The basic plot of the adventure is that the player characters have returned to their hometown being apart for five years. They have been seeking proof of the existence of the gods; the gods having abandoned the world hundreds of years ago after an event known as the Cataclysm. Back home, they discover that numerous groups – including a strange group of reptile men – are seeking the Blue Crystal Staff. They meet up with the bearer of the staff and eventually make their way with her to Xak Tsaroth, where they learn that the gods are indeed real and they are returning to the world, with one of the characters becoming the first true cleric since the Cataclysm.
Oh, and dragons have also returned to the world, and a great army is now conquering their land!
Yes, it’s a lot to get through. Tracy Hickman is the designer of this adventure and the entire Dragonlance series was his idea (although aided by many other TSR staff along the way). As TSR’s best adventure designer, it’s a good thing he was starting off the series, but it is a bumpy start.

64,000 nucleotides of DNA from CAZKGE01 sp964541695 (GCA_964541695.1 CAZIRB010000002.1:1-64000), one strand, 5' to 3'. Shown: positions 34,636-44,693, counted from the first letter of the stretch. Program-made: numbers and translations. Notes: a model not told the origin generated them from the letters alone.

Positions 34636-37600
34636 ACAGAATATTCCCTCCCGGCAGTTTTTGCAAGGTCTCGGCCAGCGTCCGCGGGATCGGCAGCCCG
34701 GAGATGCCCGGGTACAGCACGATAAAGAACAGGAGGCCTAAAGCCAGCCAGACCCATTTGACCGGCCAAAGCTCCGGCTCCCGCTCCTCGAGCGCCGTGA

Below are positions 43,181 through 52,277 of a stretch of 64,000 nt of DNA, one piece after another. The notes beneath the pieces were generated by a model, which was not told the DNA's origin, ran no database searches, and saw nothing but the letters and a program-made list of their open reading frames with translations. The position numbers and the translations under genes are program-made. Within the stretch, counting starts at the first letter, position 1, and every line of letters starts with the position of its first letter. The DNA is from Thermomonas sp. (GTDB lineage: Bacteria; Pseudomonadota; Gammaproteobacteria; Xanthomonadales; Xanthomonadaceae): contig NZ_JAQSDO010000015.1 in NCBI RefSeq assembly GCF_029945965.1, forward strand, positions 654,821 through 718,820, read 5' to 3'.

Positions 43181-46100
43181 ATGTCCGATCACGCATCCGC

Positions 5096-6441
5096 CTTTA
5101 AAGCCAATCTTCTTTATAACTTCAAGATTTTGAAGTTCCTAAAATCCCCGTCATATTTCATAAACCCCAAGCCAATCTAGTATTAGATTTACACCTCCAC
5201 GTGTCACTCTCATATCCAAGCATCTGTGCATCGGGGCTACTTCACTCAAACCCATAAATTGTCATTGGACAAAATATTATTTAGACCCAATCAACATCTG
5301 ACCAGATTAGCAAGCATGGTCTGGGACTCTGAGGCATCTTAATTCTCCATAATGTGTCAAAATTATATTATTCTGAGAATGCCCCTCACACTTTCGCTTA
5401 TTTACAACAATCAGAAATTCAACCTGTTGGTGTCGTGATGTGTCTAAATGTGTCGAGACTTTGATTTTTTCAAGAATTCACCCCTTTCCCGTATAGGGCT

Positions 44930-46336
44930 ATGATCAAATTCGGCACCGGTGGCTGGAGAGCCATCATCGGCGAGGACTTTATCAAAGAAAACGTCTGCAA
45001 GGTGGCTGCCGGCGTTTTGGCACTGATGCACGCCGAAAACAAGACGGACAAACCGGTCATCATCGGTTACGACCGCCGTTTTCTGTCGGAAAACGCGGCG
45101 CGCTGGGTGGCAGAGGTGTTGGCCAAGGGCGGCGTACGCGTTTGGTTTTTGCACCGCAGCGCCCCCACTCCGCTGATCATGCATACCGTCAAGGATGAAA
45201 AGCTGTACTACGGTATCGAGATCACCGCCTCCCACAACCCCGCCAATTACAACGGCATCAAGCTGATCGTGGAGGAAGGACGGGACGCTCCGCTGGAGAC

Dragons of Despair drops the characters into an unfamiliar world and then expects them to work out what to do, with a few hints that there is a lot of interest in a Blue Crystal Staff. Hickman designed a large section of the local countryside for the initial section of the adventure. There are a number of clues pointing the characters towards Xak Tsaroth, from which the Blue Crystal Staff came, but my experience running it is that the players are quite lost at the beginning. The initial encounter doesn’t really drive in the point – there’s a throw-away reference to the staff and then the party is attacked by goblins. The reaction of the characters in the book actually drives this home – they’re concerned by goblins being around their home rather than any mention of a Blue Crystal Staff!